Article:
July FPMA Report

The FAO’s monthly report on food price trends was released on July 10, 2017. The bulletin reports on recent food price developments over the past month at the global, regional, and country levels, with a focus on developing countries, and provides early warnings for high country-level food prices that may negatively affect food security.

Overall international wheat prices increased in June because of quality concerns stemming from unfavorable growing conditions. These conditions have led to reports of reduced availability of premium grade milling wheat in some key producing countries in the Northern Hemisphere and parts of Australia.

International maize prices remained stable in June, down almost 13 percent from June 2016 on account of improved weather. In East Africa, cereal prices remained stable or declined in June with the start of the new 2017 harvests. Over the last few months, prices in this region had increased sharply because of drought in 2016, which reduced the second season crop, and concerns over the overall performance of the 2017 harvest due to drought and crop pests .

The All Rice Price Index rose for the seventh consecutive month in June. Export prices registered further increases in all the major Asian origins, due to the need to meet rush orders stemming largely from Ramadan celebrations. In Asia, the demand for rice underpinned domestic prices.

Rice prices reached record highs in Bangladesh due to losses in the 2017 main crop coupled with reduced production and imports in 2016. In response, the government of Bangladesh has purchased rice from neighboring countries and announced a reduction of the import duty on rice to 10 percent, down from 25 percent.

In Burundi, the price of maize has been stable at about twice its year-earlier levels. This is due to an overall tight supply stemming from a reduced harvest earlier this year combined with lower imports from neighboring Tanzania and Rwanda. Weak currency and fuel shortages leading to higher transport costs have also impacted the price of this important staple crop.

Maize prices in Ethiopia continue to increase due to seasonal dryness and Fall armyworm infestation, both of which are affecting yield potential. The price of wheat also increased in June in the capital, Addis Ababa, but remains around the same price as June 2016 due to adequate imports and crop yields.

In Kenya, the price of maize fell a little from May to June as a result of imports from Uganda and Tanzania. However, overall maize prices are up to 80 percent higher than just a year ago, due to drought and Fall armyworm infestation. The government of Kenya has taken measures to curb prices, including providing subsidies for maize imports and the sale of maize flour.

In Niger, the price of coarse grain rose in most markets in June. Seasonal trends were exacerbated by sustained demand during Ramadan. Other contributions to the higher prices came from 2016 production shortfalls, large institutional purchases in recent months, and lower imports from Nigeria. However, the sustained flow of imports kept the prices of rice stable, below their values from last June.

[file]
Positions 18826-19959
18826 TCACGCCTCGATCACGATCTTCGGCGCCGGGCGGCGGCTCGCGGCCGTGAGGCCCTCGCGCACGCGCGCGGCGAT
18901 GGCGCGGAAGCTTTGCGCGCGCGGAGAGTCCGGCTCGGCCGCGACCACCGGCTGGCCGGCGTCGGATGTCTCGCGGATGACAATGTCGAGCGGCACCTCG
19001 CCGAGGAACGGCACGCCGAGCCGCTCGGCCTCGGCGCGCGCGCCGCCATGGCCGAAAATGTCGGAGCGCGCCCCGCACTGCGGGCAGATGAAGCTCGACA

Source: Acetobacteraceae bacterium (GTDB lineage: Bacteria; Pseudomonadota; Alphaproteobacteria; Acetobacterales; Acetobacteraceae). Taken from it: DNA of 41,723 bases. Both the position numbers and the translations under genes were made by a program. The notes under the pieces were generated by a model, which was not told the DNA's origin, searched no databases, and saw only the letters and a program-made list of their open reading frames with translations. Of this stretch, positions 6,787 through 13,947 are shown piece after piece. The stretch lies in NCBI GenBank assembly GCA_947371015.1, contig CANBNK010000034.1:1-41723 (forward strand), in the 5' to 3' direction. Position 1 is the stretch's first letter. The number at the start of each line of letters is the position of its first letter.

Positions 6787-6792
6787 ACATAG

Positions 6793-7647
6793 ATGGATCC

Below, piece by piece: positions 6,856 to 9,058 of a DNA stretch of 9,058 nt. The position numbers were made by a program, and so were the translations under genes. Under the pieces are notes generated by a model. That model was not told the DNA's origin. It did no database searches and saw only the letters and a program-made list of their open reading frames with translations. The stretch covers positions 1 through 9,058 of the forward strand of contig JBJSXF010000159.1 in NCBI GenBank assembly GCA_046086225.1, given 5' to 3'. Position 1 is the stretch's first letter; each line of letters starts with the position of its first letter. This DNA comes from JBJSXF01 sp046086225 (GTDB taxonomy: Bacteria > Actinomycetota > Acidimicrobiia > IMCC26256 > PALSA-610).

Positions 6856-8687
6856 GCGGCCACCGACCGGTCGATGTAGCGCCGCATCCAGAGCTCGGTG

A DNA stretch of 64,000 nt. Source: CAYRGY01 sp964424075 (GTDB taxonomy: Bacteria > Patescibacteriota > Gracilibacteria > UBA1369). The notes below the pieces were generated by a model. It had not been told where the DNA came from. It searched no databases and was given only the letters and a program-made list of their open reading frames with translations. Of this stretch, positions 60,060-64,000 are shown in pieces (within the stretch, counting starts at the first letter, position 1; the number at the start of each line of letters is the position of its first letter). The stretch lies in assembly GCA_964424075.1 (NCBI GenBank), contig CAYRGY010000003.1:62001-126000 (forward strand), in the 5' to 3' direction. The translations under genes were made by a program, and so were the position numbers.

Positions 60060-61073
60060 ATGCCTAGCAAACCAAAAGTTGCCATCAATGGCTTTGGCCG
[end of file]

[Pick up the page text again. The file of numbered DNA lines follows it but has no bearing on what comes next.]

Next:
In Nigeria, the prices of coarse grains and white gari reached record highs in June. As in Niger, seasonal trends and higher demand during Ramadan were the main reasons for the increase. In general, Nigeria’s high food prices are due to civil unrest, depreciation of the local currency, tight market supplies, and high transportation costs. Despite higher food prices, however, inflation in Nigeria fell for the fourth consecutive month. In early July, the government of Nigeria announced its intention to curb food prices over the following few weeks.

The East African Community (EAC) has removed or reduced the Common External Tariff (CET) on some imported food products to Rwanda in an effort to ease supply pressure and curb food inflation there. The price of maize in the capital city of Kigali is still at near record levels, 40 percent above the values from last year, mostly due to local production shortfalls and highly priced imports from Uganda and Tanzania.

In Somalia, the price of coarse grains remains at high levels, up to double the levels seen in June 2016. These prices are due to reduced supply from the drought-affected 2016 cereal output and unfavorable prospects for 2017 in the face of drought, which has led to reduced plantings and pest damage on germinated crops.

South Sudan is still seeing high food prices, despite some declines in important staples like wheat flour and cassava. In June, food prices were 3-5 times higher than the same period last year, despite the import duty on basic commodities being lifted. The depreciation of the local currency, tight domestic supplies, and marketing disruptions due to insecurity are behind the continued high prices.

In Sri Lanka, the price of rice rose 17 percent above its year-earlier levels. Tight water supplies and a shortage of seeds, combined with seasonal trends, exacerbated the situation. High rice prices also reflect anticipations of a significant decline in the 2017 rice output, which is forecast to be almost 40 percent less than last year’s production due to drought. In an effort to boost market supplies, the government or Sri Lanka has increased imports and extended tax concessions on imported rice through August 2017.

Uganda continues to see maize prices on the rise, about 50 percent higher than last year. This is due to tight supplies from the reduced 2016 cereal output and concerns of shortfalls in the ongoing harvest. Fall armyworm infestation was reported in 60 of the country’s 111 districts, further threatening 2017 production.

In Tanzania, the price of maize declined for the second consecutive month due to increased harvest supplies. However, maize prices are still higher than June last year due to Fall armyworm infestations and a drought-reduced second harvest in 2016.

By: Jenn Campus